dead hedge instructions

dead hedging

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Getting Fresh Ideas at Floriade 2012

Did you ever visit a garden fair where you experienced a green overkill? Every 10 years there’s the Dutch Floriade that gives you just that. It’s 163 acres of endless flower park.

This year 2012 it was held near the city of Venlo in the south of the Netherlands. We went just on time because even though it takes 10 years to build, the park is only open April 5 through October 7. And it’s amazing.

Here a quick idea of the themed borders…

Education & Innovation

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Echinacea stole my heart

You must have a favorite flower. Everybody does. Some love tulips or sunflowers, others melt with the scent of roses. For me they are too average. It’s Echinacea or Cone Flower that stole my heart. They just do it for me. I think they are embedded in our genes since every child draws a coneflower if they are asked to draw a flower. They are the flowers amongst flowers. Their fair shaped paddles, their bright colors, their yellow to brown cones. They resemble the architype of a flower.

Echinacea have a long history of being Continue reading

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Oudolf’s Gardening Inspiration

If you spend a lot of time in your garden, you know: Gardening is therapeutic. It liberates, revitalises and de-stresses. Whether it’s the flowers, the green or the dirt, the humming of the bees or the combination of these facts, we will never know. Being outside, picking weeds, seeing flowers bloom and seasons shift, I think it’s fantastic. You recreate nature to indulge in its beauty.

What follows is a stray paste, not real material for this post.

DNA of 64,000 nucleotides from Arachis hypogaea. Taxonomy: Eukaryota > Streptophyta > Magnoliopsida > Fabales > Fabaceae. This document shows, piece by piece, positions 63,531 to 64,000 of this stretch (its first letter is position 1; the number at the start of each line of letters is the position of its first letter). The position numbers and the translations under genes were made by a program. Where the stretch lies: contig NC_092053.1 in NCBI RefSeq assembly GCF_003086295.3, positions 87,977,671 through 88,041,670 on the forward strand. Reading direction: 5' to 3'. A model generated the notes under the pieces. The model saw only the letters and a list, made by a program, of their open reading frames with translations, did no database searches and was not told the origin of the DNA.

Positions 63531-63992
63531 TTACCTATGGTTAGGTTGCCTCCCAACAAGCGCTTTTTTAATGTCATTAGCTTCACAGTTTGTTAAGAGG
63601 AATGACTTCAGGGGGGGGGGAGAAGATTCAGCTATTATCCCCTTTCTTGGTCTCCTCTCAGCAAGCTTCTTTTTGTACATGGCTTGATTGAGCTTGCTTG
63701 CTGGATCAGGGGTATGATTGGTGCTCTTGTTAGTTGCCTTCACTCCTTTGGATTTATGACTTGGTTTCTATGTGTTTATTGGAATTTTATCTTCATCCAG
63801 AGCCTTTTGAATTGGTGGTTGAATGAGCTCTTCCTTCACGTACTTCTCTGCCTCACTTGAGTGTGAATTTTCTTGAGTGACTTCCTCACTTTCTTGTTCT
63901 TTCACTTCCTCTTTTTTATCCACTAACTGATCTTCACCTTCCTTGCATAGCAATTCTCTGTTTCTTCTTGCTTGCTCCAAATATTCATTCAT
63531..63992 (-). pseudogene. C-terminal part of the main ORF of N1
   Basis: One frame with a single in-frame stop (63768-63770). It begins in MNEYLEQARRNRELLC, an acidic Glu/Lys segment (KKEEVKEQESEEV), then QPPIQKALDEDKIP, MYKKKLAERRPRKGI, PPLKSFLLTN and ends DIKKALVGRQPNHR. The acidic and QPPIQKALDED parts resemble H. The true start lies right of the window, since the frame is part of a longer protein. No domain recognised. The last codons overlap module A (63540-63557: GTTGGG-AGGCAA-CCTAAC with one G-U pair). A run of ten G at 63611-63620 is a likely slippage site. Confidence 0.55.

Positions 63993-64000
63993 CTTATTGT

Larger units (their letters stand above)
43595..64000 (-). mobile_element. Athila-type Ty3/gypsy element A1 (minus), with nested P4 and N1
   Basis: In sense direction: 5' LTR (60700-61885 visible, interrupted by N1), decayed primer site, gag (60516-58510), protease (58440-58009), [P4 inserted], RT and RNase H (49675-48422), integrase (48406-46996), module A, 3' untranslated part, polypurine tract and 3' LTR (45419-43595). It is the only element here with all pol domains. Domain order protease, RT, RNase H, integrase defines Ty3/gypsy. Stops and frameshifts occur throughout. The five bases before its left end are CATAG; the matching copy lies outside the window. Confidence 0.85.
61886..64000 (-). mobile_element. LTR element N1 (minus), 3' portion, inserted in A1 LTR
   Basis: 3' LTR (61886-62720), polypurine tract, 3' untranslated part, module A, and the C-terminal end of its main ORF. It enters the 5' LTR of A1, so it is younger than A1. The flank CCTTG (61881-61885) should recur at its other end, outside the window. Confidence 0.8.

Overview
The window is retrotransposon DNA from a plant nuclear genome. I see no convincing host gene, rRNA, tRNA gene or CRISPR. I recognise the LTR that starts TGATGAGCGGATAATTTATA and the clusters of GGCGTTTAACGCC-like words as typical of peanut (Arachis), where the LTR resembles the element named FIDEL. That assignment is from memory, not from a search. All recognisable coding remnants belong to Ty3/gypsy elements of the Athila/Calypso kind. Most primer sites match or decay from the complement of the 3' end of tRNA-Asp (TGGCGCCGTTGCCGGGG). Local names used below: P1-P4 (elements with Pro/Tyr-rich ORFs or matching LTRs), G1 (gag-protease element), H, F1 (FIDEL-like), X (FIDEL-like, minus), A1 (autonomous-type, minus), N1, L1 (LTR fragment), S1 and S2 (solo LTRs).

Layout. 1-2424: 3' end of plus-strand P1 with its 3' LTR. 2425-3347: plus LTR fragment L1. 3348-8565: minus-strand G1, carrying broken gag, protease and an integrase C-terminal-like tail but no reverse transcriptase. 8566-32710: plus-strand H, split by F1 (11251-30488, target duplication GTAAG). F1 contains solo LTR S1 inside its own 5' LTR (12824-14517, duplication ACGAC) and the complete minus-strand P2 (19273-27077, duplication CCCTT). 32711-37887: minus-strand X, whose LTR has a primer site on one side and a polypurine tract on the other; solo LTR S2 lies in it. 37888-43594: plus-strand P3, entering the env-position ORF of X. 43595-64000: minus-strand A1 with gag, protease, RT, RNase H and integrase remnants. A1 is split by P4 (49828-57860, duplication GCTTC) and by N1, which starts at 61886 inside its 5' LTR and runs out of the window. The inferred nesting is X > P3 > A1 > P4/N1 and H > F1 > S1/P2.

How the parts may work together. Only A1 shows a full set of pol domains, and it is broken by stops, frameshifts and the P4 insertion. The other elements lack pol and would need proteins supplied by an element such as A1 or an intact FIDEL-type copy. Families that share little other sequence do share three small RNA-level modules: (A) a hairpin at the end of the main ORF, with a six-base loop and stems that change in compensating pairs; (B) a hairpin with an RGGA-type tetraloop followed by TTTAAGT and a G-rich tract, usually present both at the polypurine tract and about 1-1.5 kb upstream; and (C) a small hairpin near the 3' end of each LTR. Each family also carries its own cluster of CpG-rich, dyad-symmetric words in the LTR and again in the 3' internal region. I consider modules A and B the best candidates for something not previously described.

One man who is currently a rising star in landscaping knows how to recreate nature. This weekend I’ve visited his gardens in Hummelo, the Netherlands. It’s a must see for garden fanatics. His view on gardening with unimaginable combinations of Continue reading

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Appeltern’s Gardening Walhalla

Are you –like me– always looking for gardening inspiration? I’ve ignored the poring rain this weekend and decided to go and see it the source of my Pinterest flower pictures. I went to see the true Gardening Walhalla in the middle of the Netherlands, only one hour drive from Amsterdam. It’s called the “Gardens of Appeltern“. Over 200 sample gardens, some great some just silly, show endless ideas for border combinations, pavement concepts, terraces, furniture and art. On their site they state:  Continue reading

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It’s Bingerden This Year

Bingerden Collection 2011

Gardening is a lust, a pleasure, a disease. Once you received the Green Spirit there is really no turning back. That’s why we’ve put the International Bingerden Nursery Days on the calendar again. Let’s spend some money on special varieties that only a few possess…

The International Bingerden Nursery Days are held from Friday June 15th till Sunday June 17th 2012 and is open from 10am to 6 pm.

Which fairs and garden shows do you go to?